“Try to Sleep,” off Low’s 2011 album “C’mon,” is a renovation—not a revolution—of their traditionally gorgeous sound. It still features the mainstays of the slowcore style they helped to found eighteen years ago: minimalist arrangements, lush vocal harmonies and tumbling percussion. But there’s also a new openness, almost a warmth, to the song’s bass and tapping glockenspiel as they pound in over a meandering synth. Throughout their career, Low has eschewed the expected, which is why more straightforward songs like “Try to Sleep” and “$20” are a welcome surprise. After several albums of experimentation, “C’mon,” recorded in a converted Catholic cathedral, was a return to form, featuring a lighter incarnation of their earlier sound. For a band known to turn down their own volume in noisy venues to frustrate listeners, this is good news for fans.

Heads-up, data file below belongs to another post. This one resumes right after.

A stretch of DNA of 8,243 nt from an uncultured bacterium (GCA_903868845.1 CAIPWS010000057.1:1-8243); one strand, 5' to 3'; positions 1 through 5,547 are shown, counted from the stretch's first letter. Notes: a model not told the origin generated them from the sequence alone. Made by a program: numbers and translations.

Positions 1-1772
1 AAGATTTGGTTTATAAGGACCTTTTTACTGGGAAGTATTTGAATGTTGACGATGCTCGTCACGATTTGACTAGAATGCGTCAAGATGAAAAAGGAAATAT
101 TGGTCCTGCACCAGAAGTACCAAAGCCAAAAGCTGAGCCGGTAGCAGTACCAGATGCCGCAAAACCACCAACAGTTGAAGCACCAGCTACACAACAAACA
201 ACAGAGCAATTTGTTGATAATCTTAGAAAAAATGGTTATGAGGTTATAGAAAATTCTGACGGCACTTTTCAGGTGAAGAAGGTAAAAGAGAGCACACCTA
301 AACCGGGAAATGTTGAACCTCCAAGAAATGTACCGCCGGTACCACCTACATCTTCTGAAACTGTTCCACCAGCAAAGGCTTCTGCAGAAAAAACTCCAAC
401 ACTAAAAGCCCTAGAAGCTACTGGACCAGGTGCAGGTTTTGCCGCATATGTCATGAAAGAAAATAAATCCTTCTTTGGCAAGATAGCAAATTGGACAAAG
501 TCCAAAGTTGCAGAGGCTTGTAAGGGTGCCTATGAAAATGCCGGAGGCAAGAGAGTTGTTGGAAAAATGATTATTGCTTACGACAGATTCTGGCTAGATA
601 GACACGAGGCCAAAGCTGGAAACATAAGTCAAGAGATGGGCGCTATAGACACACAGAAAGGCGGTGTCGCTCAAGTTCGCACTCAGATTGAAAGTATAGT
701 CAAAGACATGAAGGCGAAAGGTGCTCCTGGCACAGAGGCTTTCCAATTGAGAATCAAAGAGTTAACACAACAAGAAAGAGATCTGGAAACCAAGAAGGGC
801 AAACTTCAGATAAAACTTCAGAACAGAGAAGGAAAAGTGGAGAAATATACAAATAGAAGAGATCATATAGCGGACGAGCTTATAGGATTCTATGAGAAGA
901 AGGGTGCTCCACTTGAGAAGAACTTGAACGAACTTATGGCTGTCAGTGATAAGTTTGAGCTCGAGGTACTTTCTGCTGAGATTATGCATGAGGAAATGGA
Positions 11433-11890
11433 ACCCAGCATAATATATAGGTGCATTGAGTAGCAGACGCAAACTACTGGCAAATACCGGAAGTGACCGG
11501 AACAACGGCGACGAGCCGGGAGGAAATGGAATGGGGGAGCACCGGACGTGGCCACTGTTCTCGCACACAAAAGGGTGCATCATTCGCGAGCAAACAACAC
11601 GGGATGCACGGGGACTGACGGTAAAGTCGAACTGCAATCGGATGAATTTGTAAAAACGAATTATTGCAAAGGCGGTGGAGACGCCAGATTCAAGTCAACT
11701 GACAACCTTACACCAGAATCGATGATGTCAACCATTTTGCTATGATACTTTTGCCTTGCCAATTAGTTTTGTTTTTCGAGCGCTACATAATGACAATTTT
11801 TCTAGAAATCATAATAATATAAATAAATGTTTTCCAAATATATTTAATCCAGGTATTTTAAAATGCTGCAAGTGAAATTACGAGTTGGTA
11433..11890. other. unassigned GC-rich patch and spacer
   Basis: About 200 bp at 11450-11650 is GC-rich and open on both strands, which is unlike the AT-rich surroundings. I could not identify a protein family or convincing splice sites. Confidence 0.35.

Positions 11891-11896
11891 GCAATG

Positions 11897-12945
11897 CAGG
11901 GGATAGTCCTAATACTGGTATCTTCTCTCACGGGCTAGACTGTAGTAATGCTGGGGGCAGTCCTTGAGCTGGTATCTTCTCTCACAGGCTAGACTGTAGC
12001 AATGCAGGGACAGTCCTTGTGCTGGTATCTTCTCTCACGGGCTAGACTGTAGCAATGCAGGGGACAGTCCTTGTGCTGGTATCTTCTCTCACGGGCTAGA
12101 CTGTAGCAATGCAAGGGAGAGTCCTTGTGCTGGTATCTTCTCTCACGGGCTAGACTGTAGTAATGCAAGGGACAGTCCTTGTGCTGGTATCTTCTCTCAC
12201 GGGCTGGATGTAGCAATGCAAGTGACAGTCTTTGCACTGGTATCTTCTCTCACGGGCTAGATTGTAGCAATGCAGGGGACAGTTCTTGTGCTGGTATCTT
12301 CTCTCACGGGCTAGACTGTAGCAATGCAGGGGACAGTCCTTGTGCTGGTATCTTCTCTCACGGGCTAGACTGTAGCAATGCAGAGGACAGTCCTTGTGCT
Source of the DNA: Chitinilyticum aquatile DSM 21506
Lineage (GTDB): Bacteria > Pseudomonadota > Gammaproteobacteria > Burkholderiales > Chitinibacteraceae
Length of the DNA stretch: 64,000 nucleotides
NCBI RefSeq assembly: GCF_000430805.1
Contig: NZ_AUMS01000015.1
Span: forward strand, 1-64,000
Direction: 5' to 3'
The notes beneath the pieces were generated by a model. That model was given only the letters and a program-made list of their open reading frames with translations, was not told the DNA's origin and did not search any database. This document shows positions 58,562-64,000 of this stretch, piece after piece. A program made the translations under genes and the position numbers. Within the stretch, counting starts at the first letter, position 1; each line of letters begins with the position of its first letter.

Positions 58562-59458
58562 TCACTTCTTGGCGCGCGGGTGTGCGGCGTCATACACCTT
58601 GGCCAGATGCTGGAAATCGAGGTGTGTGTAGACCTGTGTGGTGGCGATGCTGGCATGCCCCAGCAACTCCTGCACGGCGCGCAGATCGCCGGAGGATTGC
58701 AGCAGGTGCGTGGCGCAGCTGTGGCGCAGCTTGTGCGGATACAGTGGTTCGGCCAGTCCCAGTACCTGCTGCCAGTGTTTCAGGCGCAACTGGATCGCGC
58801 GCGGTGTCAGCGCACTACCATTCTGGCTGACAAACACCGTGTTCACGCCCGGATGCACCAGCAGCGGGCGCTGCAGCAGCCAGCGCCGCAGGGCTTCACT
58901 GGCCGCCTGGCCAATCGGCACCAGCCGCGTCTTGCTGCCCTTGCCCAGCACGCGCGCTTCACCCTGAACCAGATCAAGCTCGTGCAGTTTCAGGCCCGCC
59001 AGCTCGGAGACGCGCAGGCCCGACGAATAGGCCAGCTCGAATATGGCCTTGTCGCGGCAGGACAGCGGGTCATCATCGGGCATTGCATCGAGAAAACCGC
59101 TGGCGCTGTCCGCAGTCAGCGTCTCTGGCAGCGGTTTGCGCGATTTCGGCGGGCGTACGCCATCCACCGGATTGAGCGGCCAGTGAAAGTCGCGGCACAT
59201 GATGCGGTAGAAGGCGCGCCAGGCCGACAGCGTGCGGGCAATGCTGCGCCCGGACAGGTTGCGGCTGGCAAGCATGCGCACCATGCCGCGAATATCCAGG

While Glen Hansard’s musical chops may be more visible in the Dublin-based The Frames, his dynamic voice—both an innocent bleat and a roar at times—are more than enough to engross during a solo show. This goes doubly since he emerged from the casual indie folk of his first album with Markéta Irglová into the more soulful, Van Morrison-inspired offerings of their 2009 follow-up “Strict Joy.” Americans might be drawn to him for his past role in “Once,” but his authentic, emotional engagement with music more than overshadows it. (Mike Gillis)
June 27 at Millenium Park’s Pritzker Pavilion, North Michigan & East Randolph. 6:30pm. Free.